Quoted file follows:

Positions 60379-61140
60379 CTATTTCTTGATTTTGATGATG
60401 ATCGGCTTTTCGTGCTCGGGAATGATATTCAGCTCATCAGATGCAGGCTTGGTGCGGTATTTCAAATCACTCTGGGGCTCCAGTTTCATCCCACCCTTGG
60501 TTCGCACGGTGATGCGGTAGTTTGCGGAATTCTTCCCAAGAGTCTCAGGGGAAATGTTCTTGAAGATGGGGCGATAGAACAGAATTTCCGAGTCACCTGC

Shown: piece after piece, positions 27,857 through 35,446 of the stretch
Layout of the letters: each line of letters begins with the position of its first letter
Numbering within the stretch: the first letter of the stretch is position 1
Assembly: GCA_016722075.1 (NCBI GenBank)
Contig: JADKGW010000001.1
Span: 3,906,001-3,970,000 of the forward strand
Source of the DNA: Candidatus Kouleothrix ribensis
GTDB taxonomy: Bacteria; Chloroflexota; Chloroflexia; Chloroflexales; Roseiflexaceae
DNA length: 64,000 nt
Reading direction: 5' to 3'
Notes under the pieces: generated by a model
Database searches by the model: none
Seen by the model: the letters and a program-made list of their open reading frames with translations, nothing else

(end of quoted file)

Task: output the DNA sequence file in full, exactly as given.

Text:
Positions 60379-61140
60379 CTATTTCTTGATTTTGATGATG
60401 ATCGGCTTTTCGTGCTCGGGAATGATATTCAGCTCATCAGATGCAGGCTTGGTGCGGTATTTCAAATCACTCTGGGGCTCCAGTTTCATCCCACCCTTGG
60501 TTCGCACGGTGATGCGGTAGTTTGCGGAATTCTTCCCAAGAGTCTCAGGGGAAATGTTCTTGAAGATGGGGCGATAGAACAGAATTTCCGAGTCACCTGC

Shown: piece after piece, positions 27,857 through 35,446 of the stretch
Layout of the letters: each line of letters begins with the position of its first letter
Numbering within the stretch: the first letter of the stretch is position 1
Assembly: GCA_016722075.1 (NCBI GenBank)
Contig: JADKGW010000001.1
Span: 3,906,001-3,970,000 of the forward strand
Source of the DNA: Candidatus Kouleothrix ribensis
GTDB taxonomy: Bacteria; Chloroflexota; Chloroflexia; Chloroflexales; Roseiflexaceae
DNA length: 64,000 nt
Reading direction: 5' to 3'
Notes under the pieces: generated by a model
Database searches by the model: none
Seen by the model: the letters and a program-made list of their open reading frames with translations, nothing else